In my most recent “Gender and Horror Film” class, we watched The Tenant, a 1976 film directed, co-written, and starring the controversial filmmaker, Roman Polanski. The film follows Trelkovsky (portrayed by Polanski), a young Polish-Frenchman, as he moves into a small, Parisian apartment whose previous occupant committed suicide. Watch the trailer below:
As the trailer makes clear, the film elaborates on themes previously explored in films written and directed by Polanski. Specifically at issue: the paranoia that results from the claustrophobia of urban life. In the case of The Tenant, Trelkovsky’s problems begin with nosy, irritable neighbors before his mental state devolves into madness; Trelkovsky comes to believe that his neighbors have plotted to drive him to suicide and eventually, he begins to dress and behave like the former occupant of his apartment named Simone. The film does such an excellent job of conveying his neurosis that, as one of my classmates suggested, you’re relieved once he finally succeeds at suicide.
Of the films directed by Polanski, The Tenant most closely resembles Repulsion. Like Trelkovsky, Repulsion‘s protagonist, Carole (played by Catherine Deneuve) is a foreigner living in a small apartment in an urban milieu (London):
As in The Tenant, paranoia derives not only from the trappings of city life, but from conflicts related to gender and sexuality. From the beginning of the film, Carol appears fearful of men and seems to date a man named Colin purely due to social pressures. A photograph of Carol as a child suggests that her emotional instability began in childhood and a past trauma is also implied. When left alone for the weekend by her friend Helen, Carol murders Colin, who forcefully enters her apartment demanding an explanation for her disinterest. She then murders a landlord who attempts to rape her. (Sidenote: Repulsion predicted the rape-revenge genre, with cult-classic Ms. 45 seeming especially reminiscent with its similarly androphobic protagonist retaliating violently after two incidents of rape.) Repulsion, then, suggests that in spite of her psychosis, Carol’s paranoia may be justified.
The same can be said for one of the most famous of Polanski-directed films, Rosemary’s Baby. The film, based on a book penned by the great Ira Levin, follows Rosemary Woodhouse (Mia Farrow) , the wife of a young actor (John Cassavettes) who becomes pregnant after experiencing a strange “dream” of being raped by a demon. Much of the suspense hinges upon whether or not Rosemary’s strange symptoms (a craving for raw meat, unbearable cramps) and fears stem from neuroses or a genuine physical source. The end of the film confirms Rosemary’s fears that a satanic conspiracy surrounds her pregnancy, revealing her baby to be the spawn of Satan. Ultimately, Rosemary agrees to mother her baby in spite of his grotesque appearance (implied rather than shown). Here’s the groovy trailer:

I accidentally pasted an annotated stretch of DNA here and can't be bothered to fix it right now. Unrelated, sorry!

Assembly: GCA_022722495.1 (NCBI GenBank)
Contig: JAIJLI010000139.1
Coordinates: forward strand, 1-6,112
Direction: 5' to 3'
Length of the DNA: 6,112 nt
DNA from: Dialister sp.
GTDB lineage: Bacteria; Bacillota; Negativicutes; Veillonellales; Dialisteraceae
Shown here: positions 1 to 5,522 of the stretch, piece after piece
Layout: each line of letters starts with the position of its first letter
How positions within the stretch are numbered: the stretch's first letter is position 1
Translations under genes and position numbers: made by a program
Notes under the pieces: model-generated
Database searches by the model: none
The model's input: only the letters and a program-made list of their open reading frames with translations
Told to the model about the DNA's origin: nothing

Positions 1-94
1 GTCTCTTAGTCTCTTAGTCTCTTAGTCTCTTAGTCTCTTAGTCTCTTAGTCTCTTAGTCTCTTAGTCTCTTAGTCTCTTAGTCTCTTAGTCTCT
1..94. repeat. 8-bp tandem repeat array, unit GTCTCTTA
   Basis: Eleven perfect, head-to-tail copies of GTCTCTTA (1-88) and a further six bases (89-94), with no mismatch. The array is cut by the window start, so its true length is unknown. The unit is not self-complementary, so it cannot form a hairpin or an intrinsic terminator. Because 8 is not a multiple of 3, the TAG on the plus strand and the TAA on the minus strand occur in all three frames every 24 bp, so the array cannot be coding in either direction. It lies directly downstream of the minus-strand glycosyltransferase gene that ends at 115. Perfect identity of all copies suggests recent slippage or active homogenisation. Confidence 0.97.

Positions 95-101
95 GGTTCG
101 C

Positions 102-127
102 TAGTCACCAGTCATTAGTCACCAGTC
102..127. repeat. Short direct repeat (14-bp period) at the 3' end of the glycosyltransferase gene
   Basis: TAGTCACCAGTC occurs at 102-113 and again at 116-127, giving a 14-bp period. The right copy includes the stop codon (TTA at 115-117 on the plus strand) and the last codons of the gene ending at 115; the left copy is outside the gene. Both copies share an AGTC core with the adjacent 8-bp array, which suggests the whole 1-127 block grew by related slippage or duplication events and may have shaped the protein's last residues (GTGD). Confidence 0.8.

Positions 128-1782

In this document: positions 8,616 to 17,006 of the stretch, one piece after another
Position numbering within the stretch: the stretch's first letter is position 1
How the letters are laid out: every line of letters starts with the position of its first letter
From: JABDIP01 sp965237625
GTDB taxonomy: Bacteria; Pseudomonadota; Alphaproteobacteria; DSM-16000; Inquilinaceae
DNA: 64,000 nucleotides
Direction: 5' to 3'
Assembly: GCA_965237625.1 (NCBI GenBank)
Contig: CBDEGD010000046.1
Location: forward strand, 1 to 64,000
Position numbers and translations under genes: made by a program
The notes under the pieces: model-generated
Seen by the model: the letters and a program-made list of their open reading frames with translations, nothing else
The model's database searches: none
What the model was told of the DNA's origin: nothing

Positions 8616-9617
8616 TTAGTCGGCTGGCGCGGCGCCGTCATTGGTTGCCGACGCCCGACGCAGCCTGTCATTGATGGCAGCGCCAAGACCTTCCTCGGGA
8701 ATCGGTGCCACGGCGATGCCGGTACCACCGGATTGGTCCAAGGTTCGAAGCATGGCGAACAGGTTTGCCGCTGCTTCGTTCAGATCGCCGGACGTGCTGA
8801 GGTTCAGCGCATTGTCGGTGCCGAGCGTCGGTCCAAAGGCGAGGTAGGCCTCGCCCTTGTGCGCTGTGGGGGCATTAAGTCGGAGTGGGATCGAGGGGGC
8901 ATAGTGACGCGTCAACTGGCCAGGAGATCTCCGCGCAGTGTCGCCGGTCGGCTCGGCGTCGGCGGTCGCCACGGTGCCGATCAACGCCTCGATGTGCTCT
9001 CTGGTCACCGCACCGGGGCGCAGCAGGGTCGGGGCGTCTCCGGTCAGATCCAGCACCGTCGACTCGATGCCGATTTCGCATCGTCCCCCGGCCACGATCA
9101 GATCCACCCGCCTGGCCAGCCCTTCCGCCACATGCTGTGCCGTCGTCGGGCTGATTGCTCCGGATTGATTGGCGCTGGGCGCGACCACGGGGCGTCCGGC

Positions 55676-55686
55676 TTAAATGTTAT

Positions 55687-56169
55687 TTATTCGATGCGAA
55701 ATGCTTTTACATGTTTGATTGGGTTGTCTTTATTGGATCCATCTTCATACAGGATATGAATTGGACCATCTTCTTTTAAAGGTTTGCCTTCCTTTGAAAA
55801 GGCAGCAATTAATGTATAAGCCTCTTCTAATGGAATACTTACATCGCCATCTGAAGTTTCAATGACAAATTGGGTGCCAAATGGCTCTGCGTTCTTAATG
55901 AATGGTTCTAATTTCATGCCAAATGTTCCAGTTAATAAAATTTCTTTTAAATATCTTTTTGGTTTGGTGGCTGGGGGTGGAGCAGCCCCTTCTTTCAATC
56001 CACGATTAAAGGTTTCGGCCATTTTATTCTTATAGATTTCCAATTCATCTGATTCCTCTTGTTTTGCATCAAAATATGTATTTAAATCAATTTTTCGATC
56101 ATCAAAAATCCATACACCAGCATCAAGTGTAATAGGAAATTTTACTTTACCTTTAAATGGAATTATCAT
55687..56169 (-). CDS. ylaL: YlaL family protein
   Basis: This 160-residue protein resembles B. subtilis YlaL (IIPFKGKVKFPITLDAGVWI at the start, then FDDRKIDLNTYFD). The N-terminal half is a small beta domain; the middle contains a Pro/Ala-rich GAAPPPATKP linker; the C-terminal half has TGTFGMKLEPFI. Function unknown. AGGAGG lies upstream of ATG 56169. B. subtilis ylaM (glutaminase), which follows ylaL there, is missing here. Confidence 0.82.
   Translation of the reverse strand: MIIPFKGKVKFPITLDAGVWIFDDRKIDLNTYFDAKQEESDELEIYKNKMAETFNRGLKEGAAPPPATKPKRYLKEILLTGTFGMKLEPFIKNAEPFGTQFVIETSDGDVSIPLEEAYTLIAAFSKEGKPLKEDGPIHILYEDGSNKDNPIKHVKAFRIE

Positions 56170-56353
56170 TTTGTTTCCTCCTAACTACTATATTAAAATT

While I find the gender politics of the film somewhat problematic since the film aligns femininity with weakness and vulnerability, I do think that Rosemary’s Baby contains subversive elements. The trailer above, for instance, makes motherhood and marriage look creepy, undermining their privileged place within our heteronormative culture. In many ways, its Rosemary’s strict adherence to traditional gender roles that leads to the film’s terrifying conclusion; while I wish it didn’t all fall on Rosemary’s shoulders, I do think an argument can be made that the film challenges dominant beliefs about marriage and motherhood.
Of all films directed by Polanski, this trio of films, sometimes called “The Apartment Trilogy,” most obviously explore themes of paranoia. Of course, many other films directed by Polanski also highlight similar ideas: Chinatown, for instance, explores city politics, conspiracy, and family trauma. The recently-released The Ghost Writer harks back to Chinatown with its focus on corruption in English politics:
While clearly not on par with Polanski’s best projects, I would recommend The Ghost Writer if you’re looking for something a little bit smarter than the average mainstream film (although we were all a little puzzled by the dubbing over of swear words–clearly, someone wanted a PG-13 rating. Such obvious studio edits should remind us about the limits of authorial control). A bit stuffy overall, but enjoyable genre entertainment.
Some critics have suggested that Polanski’s biography may influence these themes, with the trauma of the holocaust he experienced as a child, the horrific death of his wife Sharon Tate, and the judicial response to Polanski’s rape of a thirteen year-old girl (see the excellent documentary Roman Polanski: Wanted and Desired) all feeding into a sense of persecution. In one of the television interviews featured in the film, Polanski says he felt like “a mouse with which an abominable cat was making sport”–you get much the same feeling as a viewer watching these films.